The two kinds of nursing designations in America are LPN and RN. An LPN or Licensed Practical Nurse, also known as Licensed Vocational Nurse, takes two to four years of study. Some hospitals have diploma programs where they train people for nursing on the job. He/she must take the NCLEX-PN which is a State Licensing Exam required to work. LPN or LVN commonly works at Nursing Homes or Doctor’s offices. They provide direct patient care, passing oral medications or completing treatments. The LPN’s hourly wage is quite lesser than of the RN. LPN’s are supervised or assisted by the RN regarding care.
However, being an RN or Registered Nurse takes two to three years of learning. It is a necessity for an aspiring RN to pass the state exam NCLEX-RN. NCLEX stands for National Council Licensure Examination. Once a person has their degree in nursing, and has passed the NCLEX-RN, they’re qualified to practice as a registered nurse. A Registered Nurse works at Hospitals, Home Health Care, Nursing Home, Clinics, and sometimes, Insurance Companies. They provide direct patient care, passing of medications, completing treatments, more advanced skills such as IV skills and IV medications. They practice independently regarding the role of a nurse. Registered Nurses may work in many settings, may be a charge nurse in a nursing home or hospital. May be the Director of a Nursing home or may be a nurse manager. However, these may need further education such as bachelor’s degree for many higher level nursing jobs.
Now that the roles of LPN and RN have been differentiated, it is necessary to research schools in around ones area that offer these programs. Many community colleges offer fantastic LPN programs that are very cost-effective. If one plans to pursue an RN, one can choose between 2-year ADN (Associate’s Degree of Science in Nursing) and 4-year BSN (Bachelor of Science in Nursing) programs. Many 4-year BSN students take their first two years of pre-requisite courses at their local community college, and then reassign into a university for the lasting two years. This is a good way to decrease ones costs. But of course, be sure to contact program advisors, who are a great resource for planning your path and showing you your options.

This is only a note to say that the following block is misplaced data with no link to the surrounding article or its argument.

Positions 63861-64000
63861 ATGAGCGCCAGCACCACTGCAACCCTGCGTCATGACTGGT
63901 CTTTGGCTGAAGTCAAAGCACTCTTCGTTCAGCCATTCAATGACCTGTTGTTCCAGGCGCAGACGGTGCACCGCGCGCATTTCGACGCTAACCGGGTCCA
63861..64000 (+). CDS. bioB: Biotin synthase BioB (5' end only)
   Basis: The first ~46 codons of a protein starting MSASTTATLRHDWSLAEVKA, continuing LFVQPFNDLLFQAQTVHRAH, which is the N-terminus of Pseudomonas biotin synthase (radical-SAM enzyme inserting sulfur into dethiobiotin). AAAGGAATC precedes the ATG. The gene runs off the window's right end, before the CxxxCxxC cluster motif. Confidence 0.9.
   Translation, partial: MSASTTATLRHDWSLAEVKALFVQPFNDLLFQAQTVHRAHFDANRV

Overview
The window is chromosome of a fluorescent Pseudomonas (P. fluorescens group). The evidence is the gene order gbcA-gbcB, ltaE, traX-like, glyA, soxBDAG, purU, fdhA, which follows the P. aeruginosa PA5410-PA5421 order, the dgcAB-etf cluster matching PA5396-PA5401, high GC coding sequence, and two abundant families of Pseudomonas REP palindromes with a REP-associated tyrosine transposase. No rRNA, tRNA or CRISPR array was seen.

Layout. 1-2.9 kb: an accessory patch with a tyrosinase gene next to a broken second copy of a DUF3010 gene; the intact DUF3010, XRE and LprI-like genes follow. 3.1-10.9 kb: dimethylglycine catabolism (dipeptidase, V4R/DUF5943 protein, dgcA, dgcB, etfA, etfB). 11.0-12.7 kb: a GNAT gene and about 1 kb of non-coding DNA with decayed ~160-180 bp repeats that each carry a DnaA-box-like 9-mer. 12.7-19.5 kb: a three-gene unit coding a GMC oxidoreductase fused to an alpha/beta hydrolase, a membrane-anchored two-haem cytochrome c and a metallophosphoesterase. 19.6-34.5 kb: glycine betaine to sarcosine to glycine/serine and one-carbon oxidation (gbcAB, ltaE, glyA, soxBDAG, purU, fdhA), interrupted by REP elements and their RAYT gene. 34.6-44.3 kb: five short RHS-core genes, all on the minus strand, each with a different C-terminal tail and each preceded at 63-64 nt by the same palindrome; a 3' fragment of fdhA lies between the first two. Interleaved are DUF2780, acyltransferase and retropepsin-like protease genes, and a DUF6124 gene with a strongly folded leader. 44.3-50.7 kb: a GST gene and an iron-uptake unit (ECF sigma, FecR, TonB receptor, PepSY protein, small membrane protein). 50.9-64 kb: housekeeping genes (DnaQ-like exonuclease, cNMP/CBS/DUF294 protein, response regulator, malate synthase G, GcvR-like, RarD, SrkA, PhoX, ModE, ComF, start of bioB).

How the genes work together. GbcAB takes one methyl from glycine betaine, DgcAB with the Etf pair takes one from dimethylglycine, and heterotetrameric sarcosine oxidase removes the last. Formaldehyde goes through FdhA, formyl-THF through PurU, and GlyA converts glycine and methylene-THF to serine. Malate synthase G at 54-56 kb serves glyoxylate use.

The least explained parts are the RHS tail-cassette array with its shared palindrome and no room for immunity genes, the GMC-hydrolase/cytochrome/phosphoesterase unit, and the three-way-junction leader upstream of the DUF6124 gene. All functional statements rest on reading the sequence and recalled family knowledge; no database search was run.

For those who already have their LPN or RN designation and would like to complete their bachelor’s degree, many schools now offer accelerated degree completion programs (known as LPN/RN bridge programs). furthermore, there are distance learning options, such as the Regents program. If you are already functioning in the nursing field, these are viable alternatives to traditional degree programs and offer more flexibility.
References: Becoming a Nurse – RN or LPN; http://www.nursingjobshelp.com/rn_or_lpn.htm
Comparison of LPN and RN roles; http://www.mstc.edu/pdf/ComparisonLPNandRNroles.pdf